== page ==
hydraulic conductivity of the soil. Tbey also identified the necessary conditions for
ponding as twofold: (1) the rainfall intensity must be greater tban the saturated
hydraulic conductivity, and (2) the rainfall duration must be greater than the time
required for the soil to become saturatd at the surface.
These concepts become clearer if we look at an actual example. Consider a
one-dimensional vertical system (say, beneath point A in Figure 6.10) with its
upper boundary at the ground surface and its lower boundary just below the water
tableo The equation of flow in this saturated-unsaturated system will be tbe onedimensional form of Eq. (2.80):
where IJI (= h - z) is the pressure head, and K(IJI) and C{IJI) are the unsaturated
functional relationships for hydraulic conductivity K and specific moisture capacity C. In the saturated zone below the water table (or more accurateIy, below the
point where IJI = IJI.. , lJIa being the air-entry pressure bead), K(IJI) = Ko and
C(I?) = O, where Ko is the saturated hydraulic conductivity of the soil.
Let us specify a rainfan rate R at the upper boundary. From Darcy's law,
R = K(IJI) :~ = K(IJI)(1z

+ 1)




Groundwaterand the Hydrologie Cyete / Ch. 6

Ifthe rate of groundwater recharge to the regional flow system is Q, then, by

analogy to Eq. (6.9), the condition at the saturated base of the system is






The boundary-value problem defined by Eqs. (6.7), (6.9), and (6.10) was
solved by Freeze (1969b) with a numerical finite-differenoe rhethod that is briefiy
outlined in Appendix VIII. Figure 6.13 shows the results of a representative simulaton of a hypothetical infiltraton evento The three profiles show the time-dependent response of the moisture content, pressure head, and hydraulic head in the
upper 100 cm of a soil with unsaturated hydrologic properties identical to those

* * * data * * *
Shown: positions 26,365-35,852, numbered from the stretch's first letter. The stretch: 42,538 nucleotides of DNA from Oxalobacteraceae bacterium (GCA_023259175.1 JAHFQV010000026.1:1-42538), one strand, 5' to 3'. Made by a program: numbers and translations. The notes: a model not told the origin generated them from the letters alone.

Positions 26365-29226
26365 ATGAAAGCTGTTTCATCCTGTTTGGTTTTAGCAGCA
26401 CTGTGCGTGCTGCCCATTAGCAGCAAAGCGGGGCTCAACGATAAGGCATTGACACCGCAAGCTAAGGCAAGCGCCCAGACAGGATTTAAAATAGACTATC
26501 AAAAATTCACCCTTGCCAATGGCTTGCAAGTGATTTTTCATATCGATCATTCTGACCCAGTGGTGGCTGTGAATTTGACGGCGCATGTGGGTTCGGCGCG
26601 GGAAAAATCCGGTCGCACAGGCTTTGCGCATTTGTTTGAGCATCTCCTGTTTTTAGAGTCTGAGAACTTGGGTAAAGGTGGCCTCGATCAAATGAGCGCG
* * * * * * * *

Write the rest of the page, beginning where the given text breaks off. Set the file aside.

shown in Figure 2.13. The transient behavior occurs in response to a constantintensity ranfall that feeds the soil surface at the rate R = 0.13 cm/mino This rate
is 5 times the saturated hydraulic conductivity of the soil, Ko = 0.026 cm/mino
The initial conditions are shown by the t = O curves, and subsequent curves are
labeled with the time in minutes.
Moisture content, 8
(% by vol)





Pressu re head, '"





Hydraulic head, h
(cm of water)








~ 60

t= 0-36

Figure 6.13

Numerical smulation of a hypothetical infiltration event (after

Freeze, 1974).

The left-hand diagram shows how the moisture content increases down the
profile with time. The surface becomes saturated after 12 min, and the soil pores in
the entire profile are almost filled with water after 48 mino
The central diagram shows the pressure-head changes. The pressure-head
curve for t = 12 mn does not reach the '" = O point, so the upper few centimeters
of surface saturation, indicated by the moisture-content profile, must be "tensionsaturated." By the 24-min mark the pressure head atJPe ground surface has reached
+ 10 cm, the indication being that a lO-cm-deep Iayer o?water is ponded on the


Groundwater and the Hydrologc Cycle I Ch. 6

surface at this point in time. (In this simulation, the maximum aIlowable ponding
depth had been preset at 10 cm.) There is also an inverted water table 5 cm below
the ground surface which propagates down the profile with time. The true water
table, which is initialIy at 95 cm depth, remains stationary through the first 36 min
but then begins to rise in response to the infiltrating moisture from aboye.
The hydraulic head profiles near the surface on the right-hand diagram provide
the hydraulic-gradient values that can be inserted in Darcy's law to calculate the
rate of infiltration at various times. The datulli forthe values appearing on the
horizontal scale at the top was arbitrarily chosen as 125 cm below the ground
Figure 6.14 shows the time-dependent infiltration rate at the ground surface